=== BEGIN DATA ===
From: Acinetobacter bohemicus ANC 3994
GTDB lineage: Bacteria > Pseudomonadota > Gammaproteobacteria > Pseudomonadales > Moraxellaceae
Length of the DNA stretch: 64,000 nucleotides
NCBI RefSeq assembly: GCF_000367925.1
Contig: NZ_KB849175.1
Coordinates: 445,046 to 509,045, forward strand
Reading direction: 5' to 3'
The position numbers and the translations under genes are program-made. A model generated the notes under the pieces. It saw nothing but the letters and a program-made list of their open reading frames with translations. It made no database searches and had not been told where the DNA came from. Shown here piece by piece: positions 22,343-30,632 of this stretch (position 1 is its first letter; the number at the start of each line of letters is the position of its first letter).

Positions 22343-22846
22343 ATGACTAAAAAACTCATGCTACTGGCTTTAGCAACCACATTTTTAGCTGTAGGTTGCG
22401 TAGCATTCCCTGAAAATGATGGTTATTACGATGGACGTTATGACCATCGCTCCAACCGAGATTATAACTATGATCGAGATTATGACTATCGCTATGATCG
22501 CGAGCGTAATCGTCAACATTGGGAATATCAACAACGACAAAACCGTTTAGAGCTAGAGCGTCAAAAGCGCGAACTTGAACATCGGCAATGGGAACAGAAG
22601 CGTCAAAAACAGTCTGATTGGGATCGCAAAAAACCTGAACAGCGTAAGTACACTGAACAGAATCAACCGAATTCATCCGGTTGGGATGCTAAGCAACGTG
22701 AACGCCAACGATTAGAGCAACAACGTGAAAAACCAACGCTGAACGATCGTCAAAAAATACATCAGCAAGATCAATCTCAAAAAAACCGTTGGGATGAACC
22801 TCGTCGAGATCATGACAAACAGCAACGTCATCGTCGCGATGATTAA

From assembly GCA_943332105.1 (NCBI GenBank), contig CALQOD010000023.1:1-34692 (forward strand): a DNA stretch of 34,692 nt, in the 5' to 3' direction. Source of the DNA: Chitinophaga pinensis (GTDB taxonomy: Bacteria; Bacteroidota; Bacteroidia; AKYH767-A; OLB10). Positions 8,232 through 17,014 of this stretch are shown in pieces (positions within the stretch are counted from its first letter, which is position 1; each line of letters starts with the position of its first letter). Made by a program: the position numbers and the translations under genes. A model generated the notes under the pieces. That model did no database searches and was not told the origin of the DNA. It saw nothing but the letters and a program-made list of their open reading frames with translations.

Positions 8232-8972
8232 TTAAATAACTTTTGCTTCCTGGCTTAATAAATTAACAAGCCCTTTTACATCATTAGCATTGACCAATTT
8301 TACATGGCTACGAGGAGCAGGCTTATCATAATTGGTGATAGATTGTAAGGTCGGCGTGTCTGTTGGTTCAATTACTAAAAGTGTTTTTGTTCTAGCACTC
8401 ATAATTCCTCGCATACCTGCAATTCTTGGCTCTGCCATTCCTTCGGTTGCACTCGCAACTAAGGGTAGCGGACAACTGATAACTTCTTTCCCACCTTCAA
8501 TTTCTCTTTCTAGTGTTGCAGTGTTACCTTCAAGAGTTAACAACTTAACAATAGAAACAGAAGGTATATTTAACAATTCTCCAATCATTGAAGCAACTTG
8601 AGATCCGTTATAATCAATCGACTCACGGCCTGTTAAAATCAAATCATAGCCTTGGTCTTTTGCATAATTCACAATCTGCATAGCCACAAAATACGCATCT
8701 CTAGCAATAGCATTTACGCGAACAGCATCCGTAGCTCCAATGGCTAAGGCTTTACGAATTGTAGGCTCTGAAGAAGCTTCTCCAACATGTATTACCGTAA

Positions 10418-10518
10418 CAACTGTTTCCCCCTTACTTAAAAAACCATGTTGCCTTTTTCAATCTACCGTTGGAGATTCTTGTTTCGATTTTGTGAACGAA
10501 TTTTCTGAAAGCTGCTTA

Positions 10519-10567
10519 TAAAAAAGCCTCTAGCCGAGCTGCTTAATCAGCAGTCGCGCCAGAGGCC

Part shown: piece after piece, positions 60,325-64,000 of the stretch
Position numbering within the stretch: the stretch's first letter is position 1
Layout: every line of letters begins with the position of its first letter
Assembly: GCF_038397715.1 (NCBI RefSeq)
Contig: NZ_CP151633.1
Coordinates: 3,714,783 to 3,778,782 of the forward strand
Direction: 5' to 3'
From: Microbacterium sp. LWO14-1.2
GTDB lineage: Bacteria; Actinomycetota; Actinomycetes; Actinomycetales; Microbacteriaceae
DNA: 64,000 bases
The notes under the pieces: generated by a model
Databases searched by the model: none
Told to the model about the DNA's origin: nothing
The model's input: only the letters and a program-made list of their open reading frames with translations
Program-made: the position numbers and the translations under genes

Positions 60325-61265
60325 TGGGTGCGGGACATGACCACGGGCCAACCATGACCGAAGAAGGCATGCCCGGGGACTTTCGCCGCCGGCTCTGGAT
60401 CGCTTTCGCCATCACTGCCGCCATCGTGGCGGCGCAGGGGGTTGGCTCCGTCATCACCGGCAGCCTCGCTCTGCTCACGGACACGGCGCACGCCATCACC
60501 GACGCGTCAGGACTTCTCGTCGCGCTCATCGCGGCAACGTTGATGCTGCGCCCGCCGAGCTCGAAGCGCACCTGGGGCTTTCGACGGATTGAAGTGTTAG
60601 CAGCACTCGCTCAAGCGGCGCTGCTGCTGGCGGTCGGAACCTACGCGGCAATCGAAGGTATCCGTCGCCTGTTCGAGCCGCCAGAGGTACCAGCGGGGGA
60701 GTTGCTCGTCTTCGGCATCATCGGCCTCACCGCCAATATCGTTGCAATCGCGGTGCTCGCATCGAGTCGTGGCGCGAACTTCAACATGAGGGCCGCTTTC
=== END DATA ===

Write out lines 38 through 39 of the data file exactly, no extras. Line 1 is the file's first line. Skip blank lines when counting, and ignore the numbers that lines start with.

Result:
DNA: 64,000 bases
The notes under the pieces: generated by a model